Hyden is writing to the same Norman Yee, by the way, who co-sponsored a San Francisco resolution calling climate change an “emergency.”

SFMTA should do the pilot; if anything the transit-only lanes should extend in both directions for the length of the street, not just for a few blocks. And if it shaves even one minute off for the 80,000 people who use transit, they should make the tracks through West Portal and the rest of the run, all the way to Balboa Park, into transit-only lanes with concrete barriers to eliminate intrusions by automobiles, including taxis. There are plenty of traffic lanes in the city available to motorists that aren’t essential to the entire transit system. Parochial interests aside, when it comes to transit versus private cars, the voters of San Francisco have made their wishes on this issue crystal clear.

Tell the SFMTA board how you feel tomorrow, Tuesday, May 21, 1 p.m., Room 400, Floor 4, 1 Dr. Carlton B. Goodlett Place, S.F. Or email them if you can’t make it MTABoard [at] SFMTA.com.

  • “Author” sounds angry. Too bad. Maybe if SF had a real transit system that was fully grade separated/dedicated ROW with signal priority the author wouldn’t be whining about trains getting stuck behind cars making left-hand turns. The pilot project won’t change much. Trains will continue to bunch up outside of West Portal because the major flaw is the design of the Market St. subway and the limitations of having more than one train in the West Portal station at a time in either direction.

  • david vartanoff

    While improving fluidity at WP will not cure tunnel operations, it iss useful in itself.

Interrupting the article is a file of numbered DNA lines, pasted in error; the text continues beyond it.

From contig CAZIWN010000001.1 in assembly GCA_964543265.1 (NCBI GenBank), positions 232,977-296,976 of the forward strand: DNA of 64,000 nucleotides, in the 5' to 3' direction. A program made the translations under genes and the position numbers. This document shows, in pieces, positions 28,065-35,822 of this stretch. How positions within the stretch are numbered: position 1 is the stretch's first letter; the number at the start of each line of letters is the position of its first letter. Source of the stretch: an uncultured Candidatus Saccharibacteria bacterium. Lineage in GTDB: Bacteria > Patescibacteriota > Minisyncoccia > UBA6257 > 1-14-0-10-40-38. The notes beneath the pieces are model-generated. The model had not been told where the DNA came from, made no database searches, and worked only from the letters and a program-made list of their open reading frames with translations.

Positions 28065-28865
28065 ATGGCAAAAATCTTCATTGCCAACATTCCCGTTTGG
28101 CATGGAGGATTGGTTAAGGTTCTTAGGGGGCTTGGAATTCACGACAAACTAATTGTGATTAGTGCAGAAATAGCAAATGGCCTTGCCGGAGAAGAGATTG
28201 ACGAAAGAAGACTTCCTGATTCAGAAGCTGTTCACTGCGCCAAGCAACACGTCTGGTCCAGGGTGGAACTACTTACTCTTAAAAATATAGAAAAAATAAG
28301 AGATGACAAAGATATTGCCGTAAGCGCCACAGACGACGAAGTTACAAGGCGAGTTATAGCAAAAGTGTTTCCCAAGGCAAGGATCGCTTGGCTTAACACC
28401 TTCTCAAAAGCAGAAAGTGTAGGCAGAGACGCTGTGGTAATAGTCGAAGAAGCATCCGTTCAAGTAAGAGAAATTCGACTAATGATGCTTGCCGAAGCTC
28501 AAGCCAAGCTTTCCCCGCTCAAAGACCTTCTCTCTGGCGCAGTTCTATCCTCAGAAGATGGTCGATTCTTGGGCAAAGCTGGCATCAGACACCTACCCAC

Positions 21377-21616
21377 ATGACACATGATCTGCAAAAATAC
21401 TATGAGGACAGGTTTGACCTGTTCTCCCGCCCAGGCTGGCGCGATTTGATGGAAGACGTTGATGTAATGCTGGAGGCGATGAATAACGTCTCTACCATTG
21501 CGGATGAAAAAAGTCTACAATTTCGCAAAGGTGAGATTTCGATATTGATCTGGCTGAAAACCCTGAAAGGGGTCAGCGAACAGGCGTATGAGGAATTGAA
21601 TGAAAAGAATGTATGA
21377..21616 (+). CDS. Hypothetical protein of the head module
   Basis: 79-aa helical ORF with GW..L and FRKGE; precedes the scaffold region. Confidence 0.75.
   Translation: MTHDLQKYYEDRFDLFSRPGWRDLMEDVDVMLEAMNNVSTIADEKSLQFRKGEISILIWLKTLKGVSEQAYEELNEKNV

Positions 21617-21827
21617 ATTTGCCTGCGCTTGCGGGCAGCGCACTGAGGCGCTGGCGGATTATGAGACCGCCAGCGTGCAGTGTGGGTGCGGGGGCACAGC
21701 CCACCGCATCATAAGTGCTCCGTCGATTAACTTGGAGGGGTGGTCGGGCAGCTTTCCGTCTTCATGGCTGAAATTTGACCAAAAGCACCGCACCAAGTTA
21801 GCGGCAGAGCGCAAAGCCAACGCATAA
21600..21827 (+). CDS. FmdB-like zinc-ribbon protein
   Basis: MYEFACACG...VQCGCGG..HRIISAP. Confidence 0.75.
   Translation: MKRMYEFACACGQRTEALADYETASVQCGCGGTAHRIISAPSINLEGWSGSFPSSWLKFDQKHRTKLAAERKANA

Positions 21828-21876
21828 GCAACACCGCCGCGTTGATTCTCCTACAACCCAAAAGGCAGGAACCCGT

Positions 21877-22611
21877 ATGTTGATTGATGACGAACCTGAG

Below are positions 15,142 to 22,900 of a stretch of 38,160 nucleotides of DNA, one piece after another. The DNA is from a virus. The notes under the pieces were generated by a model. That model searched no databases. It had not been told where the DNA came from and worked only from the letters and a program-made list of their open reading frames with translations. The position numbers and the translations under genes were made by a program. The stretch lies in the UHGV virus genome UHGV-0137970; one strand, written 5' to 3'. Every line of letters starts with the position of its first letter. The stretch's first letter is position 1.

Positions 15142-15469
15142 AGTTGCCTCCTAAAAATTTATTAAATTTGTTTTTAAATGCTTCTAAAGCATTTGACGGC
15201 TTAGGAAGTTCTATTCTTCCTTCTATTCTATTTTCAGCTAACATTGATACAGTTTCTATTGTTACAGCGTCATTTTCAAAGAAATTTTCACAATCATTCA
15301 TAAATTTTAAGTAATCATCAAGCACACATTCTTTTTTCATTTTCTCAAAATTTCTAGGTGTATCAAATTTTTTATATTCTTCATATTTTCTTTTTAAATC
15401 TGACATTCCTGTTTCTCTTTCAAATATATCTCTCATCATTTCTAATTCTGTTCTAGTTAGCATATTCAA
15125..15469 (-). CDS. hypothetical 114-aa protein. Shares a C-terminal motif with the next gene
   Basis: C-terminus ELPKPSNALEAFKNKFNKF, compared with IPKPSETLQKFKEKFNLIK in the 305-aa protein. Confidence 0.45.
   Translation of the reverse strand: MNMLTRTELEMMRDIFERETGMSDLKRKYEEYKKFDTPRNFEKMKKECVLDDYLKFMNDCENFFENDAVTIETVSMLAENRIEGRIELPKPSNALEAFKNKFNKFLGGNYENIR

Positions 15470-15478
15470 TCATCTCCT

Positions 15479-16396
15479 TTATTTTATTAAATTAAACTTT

• sebra leaves

    It is good of our city officials to start questioning the judgement of the SFMTA given all the obvious mistakes and coverups uncovered recently. Most Muni riders point to a holdup in the tunnel, not on West Portal. There is a strong need to protect what is left of neighborhood merchants. We have not seen one street yet recover from the street improvement projects that SFMTA has rolled out. Thanks to Norman Yee his decision to take a stand for West Portal.

  • djconnel

    You’ve got a photo there of a train full of potential customers being blocked by a car with 1 or 2. Show any evidence anywhere in the world at any time in history that favoring transit is bad for commerce. You cannot, yet there are many contrary examples.

  • sf in sf

    Thank you for this coverage, would’ve missed this otherwise! I’m going to email the board and tell them to keep the transit priority project. Shame on Yee for standing in the way of better transit.

  • crazyvag

    Why can’t we spend some money on expanding the station so trains going straight and turning don’t have to share the same platform?

  • Treat it like Judah, but allow left hand turns from the car lane to the right of transit.

  • david vartanoff

    FWIW The Judah trackway was to be only the first, but when it was built, the drivers got out their pitchforks. Plans to do the raised trackways on the other routes were scuttled. Look at Ocean which was completely rebuilt a decade ago

  • KJ

    The last time my family rode a train through West Portal, a car smacked into the train and we were forced to wait about 15-20 minutes to clear the car. There needs to be a clear path for transit through this area.

  • Kieran

    I agree with you on your points. The West Portal stretch seriously needs right-of-way where there’s barriers so cars can’t drive on the tracks. To expand on your point about the flaw of the Market St subway design, they should’ve originally put a local and express track in both the inbound and outbound directions.

    That way, the subway could operate 24 hrs because there’d be enough tracks to go around during the maintenance in the middle of the night. In that, when one set of tracks/wires are under maintenance, the adjacent set can be used for service.. The same can be said about the Twin Peaks Tunnel, in fact.

  • LazyReader